Your work has to be transformation and not a COPY.
-rich
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Author Comment

by:beavoid
ID: 40024954
Interesting.

If I made a DV with a T-Rex face looking Helmet mask, and an Obi-Wan with a grey haired raptor face, or such ludicrous variants, I'd be okay for a clay sculpture? to sell, even?

Thanks
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by:Rich Rumble
ID: 40025126
I think so, that sounds more like caricature/spoof/parody than anything, but it still has to be different in other context as well. http://www.owe.com/resources/legalities/29-infringing-cartoon-characters/
Again I'd ask a REAL professional in legal matter, or perhaps other artists. Have a look at deviantart artists and maybe look around there.
http://about.deviantart.com/policy/copyright/
I think the blogs and links we've provided should give you good places to start asking the more detailed questions, frankly I'd ask them before some of us, maybe there is another topic area where other artists on EE may know more? I can barely write my name let alone sculpt, so all my knowledge is what I read researching your Q.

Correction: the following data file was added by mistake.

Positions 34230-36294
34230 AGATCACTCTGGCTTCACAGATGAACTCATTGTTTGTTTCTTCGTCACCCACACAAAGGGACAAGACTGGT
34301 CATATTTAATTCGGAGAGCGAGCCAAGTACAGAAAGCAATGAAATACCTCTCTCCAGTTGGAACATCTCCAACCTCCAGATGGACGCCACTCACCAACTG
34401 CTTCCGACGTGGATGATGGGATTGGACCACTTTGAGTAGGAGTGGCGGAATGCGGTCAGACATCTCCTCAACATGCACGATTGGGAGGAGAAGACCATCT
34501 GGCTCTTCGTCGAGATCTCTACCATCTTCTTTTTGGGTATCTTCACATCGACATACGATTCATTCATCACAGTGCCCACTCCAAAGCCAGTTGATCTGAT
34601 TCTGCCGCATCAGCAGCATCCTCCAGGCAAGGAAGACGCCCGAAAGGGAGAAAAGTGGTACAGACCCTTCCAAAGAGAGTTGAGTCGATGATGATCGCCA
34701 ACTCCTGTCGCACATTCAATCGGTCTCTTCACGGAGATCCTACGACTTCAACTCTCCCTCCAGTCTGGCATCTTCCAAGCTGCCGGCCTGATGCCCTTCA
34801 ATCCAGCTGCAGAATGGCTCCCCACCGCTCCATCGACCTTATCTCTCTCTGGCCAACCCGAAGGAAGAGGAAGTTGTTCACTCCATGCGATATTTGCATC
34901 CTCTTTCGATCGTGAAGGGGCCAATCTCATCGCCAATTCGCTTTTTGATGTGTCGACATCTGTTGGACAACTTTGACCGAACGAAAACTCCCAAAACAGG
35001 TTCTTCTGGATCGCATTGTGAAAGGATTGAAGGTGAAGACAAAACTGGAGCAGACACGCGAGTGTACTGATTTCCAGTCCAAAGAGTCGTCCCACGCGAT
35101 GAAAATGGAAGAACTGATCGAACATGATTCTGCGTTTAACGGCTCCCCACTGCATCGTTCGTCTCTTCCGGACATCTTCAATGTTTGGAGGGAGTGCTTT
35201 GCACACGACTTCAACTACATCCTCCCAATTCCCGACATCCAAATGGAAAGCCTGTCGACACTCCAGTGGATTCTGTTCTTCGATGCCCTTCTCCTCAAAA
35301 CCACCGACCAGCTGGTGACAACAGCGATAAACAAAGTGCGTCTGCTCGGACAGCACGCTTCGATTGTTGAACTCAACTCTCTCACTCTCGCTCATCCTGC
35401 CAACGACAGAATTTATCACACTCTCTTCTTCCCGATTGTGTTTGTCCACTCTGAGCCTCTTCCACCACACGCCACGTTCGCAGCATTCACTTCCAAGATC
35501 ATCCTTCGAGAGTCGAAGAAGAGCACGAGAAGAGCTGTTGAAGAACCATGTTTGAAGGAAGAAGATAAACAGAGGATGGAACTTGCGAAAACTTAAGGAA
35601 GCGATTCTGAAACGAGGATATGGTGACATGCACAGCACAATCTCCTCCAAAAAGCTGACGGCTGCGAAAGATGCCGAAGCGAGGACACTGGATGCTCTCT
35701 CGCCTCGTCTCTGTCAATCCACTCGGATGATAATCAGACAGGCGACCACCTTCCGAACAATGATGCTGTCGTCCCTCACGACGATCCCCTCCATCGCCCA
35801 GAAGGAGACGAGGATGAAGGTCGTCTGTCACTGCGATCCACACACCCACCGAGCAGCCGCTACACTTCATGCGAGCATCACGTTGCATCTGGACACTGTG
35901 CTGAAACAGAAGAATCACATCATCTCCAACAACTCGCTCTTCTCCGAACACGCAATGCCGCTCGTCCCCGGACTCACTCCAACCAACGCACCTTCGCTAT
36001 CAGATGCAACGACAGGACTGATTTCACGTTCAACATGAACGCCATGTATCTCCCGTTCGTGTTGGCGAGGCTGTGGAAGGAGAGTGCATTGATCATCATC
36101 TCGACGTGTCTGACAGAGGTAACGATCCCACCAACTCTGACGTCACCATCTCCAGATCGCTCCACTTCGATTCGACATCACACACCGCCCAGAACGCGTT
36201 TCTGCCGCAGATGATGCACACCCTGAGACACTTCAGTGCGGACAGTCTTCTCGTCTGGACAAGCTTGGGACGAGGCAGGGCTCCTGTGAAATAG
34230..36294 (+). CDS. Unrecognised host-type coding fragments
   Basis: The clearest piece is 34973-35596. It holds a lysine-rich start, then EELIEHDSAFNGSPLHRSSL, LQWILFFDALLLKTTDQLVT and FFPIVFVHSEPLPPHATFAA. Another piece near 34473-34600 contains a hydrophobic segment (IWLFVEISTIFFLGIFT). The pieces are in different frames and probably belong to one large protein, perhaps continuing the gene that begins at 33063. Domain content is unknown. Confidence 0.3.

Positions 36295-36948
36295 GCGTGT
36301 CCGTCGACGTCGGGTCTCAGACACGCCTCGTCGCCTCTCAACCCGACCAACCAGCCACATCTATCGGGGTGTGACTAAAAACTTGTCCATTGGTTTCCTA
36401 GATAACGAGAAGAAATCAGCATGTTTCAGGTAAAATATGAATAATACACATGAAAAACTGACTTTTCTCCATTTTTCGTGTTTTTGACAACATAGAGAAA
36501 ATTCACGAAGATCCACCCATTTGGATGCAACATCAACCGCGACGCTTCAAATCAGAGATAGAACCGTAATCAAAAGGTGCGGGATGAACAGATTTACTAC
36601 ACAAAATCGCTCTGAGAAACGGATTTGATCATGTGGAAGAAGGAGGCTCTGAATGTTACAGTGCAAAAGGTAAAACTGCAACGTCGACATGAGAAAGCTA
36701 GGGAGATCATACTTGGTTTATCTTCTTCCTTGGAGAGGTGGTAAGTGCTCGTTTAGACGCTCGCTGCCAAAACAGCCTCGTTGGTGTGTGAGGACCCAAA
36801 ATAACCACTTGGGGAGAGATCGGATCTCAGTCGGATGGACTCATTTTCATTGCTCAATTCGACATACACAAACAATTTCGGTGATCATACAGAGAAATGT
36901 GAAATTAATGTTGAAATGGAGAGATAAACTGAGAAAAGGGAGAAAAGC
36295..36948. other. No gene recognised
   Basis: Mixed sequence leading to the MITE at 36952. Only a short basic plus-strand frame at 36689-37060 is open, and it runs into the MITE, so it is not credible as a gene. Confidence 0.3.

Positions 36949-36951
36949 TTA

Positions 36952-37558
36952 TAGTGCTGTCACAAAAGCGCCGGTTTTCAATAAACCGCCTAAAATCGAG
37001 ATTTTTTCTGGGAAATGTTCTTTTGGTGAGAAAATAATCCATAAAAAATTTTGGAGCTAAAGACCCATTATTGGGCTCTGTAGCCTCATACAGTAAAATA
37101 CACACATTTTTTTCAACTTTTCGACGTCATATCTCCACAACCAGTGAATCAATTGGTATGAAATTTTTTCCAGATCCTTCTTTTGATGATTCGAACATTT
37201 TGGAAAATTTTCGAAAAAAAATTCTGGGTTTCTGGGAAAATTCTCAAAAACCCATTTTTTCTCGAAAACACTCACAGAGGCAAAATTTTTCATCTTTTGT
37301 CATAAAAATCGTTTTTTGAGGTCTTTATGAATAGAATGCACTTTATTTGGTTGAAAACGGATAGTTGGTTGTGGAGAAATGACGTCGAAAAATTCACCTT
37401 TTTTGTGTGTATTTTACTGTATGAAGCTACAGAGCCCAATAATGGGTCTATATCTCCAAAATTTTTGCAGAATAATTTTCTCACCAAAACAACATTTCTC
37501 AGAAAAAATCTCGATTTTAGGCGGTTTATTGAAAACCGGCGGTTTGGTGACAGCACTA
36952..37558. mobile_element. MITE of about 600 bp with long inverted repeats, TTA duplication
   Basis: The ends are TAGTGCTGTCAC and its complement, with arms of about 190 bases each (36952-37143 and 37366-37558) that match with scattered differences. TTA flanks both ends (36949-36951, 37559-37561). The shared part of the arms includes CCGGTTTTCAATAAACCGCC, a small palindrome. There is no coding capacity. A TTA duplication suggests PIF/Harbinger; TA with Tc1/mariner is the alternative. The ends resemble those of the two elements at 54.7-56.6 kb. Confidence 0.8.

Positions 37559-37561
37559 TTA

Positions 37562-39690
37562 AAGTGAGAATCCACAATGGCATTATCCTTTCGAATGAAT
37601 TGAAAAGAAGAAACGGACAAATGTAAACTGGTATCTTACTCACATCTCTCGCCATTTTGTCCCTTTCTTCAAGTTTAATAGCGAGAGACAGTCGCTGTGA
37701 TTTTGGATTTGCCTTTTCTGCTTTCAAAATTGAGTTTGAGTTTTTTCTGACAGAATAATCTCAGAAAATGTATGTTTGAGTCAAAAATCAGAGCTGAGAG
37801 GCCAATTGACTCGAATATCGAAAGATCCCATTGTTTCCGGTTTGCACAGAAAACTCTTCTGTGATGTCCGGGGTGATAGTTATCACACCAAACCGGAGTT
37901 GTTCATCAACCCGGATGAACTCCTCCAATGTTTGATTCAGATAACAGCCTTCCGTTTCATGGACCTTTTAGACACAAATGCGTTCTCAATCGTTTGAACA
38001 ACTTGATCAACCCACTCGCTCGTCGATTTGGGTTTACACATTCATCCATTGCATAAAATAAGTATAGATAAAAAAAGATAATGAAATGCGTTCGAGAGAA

-rich
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by:SunBow
ID: 40027889
For heads of raptor, how does one identify any SW character? Light saber? For movie that would not be physical object, so copyright relevant to saber could only go to toy. I don't recall toys looking any more like film version than the examples from above. Apparently the color of saber is beyond copyright, and you could also spoof on that, such as a form of unicorn horn or tusk variety or magic wand for duel.

Since you are new to this, we don't know how well your version of a head would look like a raptor, or whether you'd even be pleased with result. So I recommend allocation of more time to exploring your own interest in creations, then revisit what any impact from copyright/trademark issues may apply. Do proceed and keep it fun.
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by:Rich Rumble
ID: 40028056
If you aren't selling them, you can make whatever you want. If you aren't displaying them in public you can do what you want. You can make exact copies if it helps with your craftsmanship, just don't try to profit/display them as yours. Pictures on the internet would be a copy even if it was a from scratch copy you made.
But you can still take iconic pieces and make them your own. You can in fact use copyrighted works in your own art, I believe there was some "shadow artist" that did that...
You could make the fight scene in shadow, if you use your imagination: